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Travelling with a baby: Things to consider

Posted on Nov 27, 2012 by Sergio Ulloa ()

With the Christmas and New Year holiday period fast approaching, many of us are currently in the process of making our travel plans. While most will decide to return home, wherever that may be, and spend the holiday period with their extended families, some will naturally opt to stay in the South East Asia region and visit a nice beach resort to unwind.

Regardless of where you are traveling to, there are a hundred and one issues that need to be taken care of to ensure your trip is as smooth and enjoyable as possible. If you are travelling with a baby, well, let's just say that things become slightly more complicated. To help, we will discuss some of the most important things parents should consider when travelling with a baby.

The Journey

Regardless of whether your flight is a two hour hop to a nearby location or a 12 or 15 hour flight to the other side of the world, keeping a baby happy and content for the duration of the flight can be difficult to say the least. Young children under the age of one will generally not be content to sit on their parents lap for hours and watch the latest collection of Disney movies. In fact, they will get bored very quickly and will want to crawl or waddle around the plane to explore their strange new environment.

Most operators of long haul flights will not assign a seat to children under the age of 2 years. This means that the parents must sit with the child on their lap for the duration of the flight, which is not a nice situation to be in if you are on a long distance flight. The child will also not qualify for a baby bassinet if it exceeds a certain height and weight, and some airlines will check the baby's weight and height prior to boarding if they think the baby is too big.

The lack of a bassinet will play a big part in the parents quest to ensure the baby gets enough sleep. As those with young children know, an overtired baby can be hard to settle, especially in the close confines of an airplane cabin, and their constant cries can be annoying to fellow passengers and a source of frustration and maybe even embarrassment to the parents. If a bassinet is not possible for your baby, be prepared to take numerous walks up and down the aisles and to give plenty of cuddles and reassurance to your child to help them fall asleep.


Depending on the airline, your baby may be allowed between 5kg and 10kg of luggage allowance which can be checked in. Another 5kg is usually allowed to be carried on in the form of hand luggage and kept in the overhead storage above your seat. Aside from the usual concerns of what items should be brought for the baby, some airlines, particularly small domestic carriers, can be a little bit fussy about the number of individual pieces of luggage within your luggage quota.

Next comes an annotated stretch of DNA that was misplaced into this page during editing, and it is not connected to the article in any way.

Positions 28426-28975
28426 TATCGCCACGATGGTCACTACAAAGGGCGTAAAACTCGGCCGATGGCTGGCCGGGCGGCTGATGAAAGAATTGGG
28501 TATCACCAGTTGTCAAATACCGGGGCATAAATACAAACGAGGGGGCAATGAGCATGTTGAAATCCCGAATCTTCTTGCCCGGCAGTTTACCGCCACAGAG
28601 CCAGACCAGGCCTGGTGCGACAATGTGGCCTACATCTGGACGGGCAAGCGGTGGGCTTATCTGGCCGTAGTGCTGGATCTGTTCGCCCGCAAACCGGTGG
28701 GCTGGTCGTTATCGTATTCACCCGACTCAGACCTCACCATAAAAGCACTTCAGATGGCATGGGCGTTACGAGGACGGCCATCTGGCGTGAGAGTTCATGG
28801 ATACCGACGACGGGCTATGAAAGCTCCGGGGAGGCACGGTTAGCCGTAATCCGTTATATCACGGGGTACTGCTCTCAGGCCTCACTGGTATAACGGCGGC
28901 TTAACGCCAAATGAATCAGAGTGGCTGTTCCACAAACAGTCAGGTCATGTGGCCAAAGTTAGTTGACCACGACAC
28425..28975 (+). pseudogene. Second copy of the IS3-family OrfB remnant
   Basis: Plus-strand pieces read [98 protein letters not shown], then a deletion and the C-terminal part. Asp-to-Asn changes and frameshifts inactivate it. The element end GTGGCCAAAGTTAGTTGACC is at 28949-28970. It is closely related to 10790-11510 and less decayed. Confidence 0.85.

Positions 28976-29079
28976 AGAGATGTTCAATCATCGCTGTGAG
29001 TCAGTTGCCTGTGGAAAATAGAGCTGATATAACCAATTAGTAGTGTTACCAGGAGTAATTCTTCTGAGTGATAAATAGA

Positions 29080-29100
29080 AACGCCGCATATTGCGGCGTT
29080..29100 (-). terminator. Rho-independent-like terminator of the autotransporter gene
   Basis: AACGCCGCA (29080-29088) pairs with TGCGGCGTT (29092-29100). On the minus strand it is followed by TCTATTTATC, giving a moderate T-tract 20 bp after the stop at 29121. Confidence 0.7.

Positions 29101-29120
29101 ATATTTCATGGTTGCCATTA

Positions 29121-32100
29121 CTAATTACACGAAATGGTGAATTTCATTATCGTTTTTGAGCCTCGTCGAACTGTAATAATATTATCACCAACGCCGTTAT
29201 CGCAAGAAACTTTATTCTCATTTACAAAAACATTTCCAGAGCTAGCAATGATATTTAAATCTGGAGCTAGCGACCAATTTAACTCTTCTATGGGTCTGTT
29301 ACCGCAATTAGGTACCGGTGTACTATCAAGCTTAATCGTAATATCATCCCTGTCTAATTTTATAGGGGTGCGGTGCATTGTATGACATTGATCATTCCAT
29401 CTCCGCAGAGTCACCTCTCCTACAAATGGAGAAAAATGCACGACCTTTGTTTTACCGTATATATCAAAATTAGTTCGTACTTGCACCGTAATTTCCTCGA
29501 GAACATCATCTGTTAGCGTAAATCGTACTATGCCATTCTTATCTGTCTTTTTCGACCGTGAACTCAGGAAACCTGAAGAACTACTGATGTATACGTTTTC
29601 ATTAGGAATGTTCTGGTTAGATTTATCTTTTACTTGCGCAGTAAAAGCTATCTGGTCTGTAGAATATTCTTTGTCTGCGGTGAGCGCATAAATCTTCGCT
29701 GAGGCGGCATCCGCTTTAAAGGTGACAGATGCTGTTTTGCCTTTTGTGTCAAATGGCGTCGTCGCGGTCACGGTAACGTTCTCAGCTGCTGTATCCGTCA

Although you might not exceed your weight allowance, you may exceed the number of items that you are allowed check in or carry on board. It's all a bit petty and can be confusing for those traveling with a baby for the first time, but its something that should be taken into consideration if you are taking connecting flights with small airlines.

Items to bring or leave behind

There are a number of absolutely essential items that you will need to bring with you for your baby, such as milk bottles, baby wipes, bibs, infant formula, food, teething gels and medicines. Ideally, the parents would like to bring just enough to cover the journey and then purchase more at their location. However, if you are travelling to an exotic paradise, the baby products they have on sale may not be appropriate and this would mean bringing one or two weeks worth of baby items with you. Aside from the obvious impact this would have on your luggage allowance, you also need a clean and cool place to store these items at your destination and this may not always be possible, even at your trendy beachfront hotel.

What about the maid or child's nanny if you have one, should they tag along? Tagging along may sound a little harsh but essentially that's what they will be doing. It will not be a holiday for the nanny after all. Obvious benefits to bringing the nanny are that they will look after the baby for the majority of the day, and best of all, they can babysit each night while you are your spouse are enjoying a romantic dinner and some drinks.

Medical assistance

If you are returning home to your own country and the baby gets sick then there is no need to panic. Normally, your local doctor/physician/GP will treat the child as if it were one of their own patients. Medicines can also be prescribed relatively easily. Say however, if your baby was to get sick while you were somewhere exotic? What would you do then? Well, if this was to happen, you would need to know if the medical services at your location were suitable to treat children. You would also need reassurances that the local medicines and drugs were of international standard.

Before you set out on your journey, it is imperative that you do some research on medical facilities at your destination. If possible, check to see which facilities are capable of treating children and find out their exact location. If this information cannot be found before arrival, you should consult with a local information office or with your country's consular representatives.
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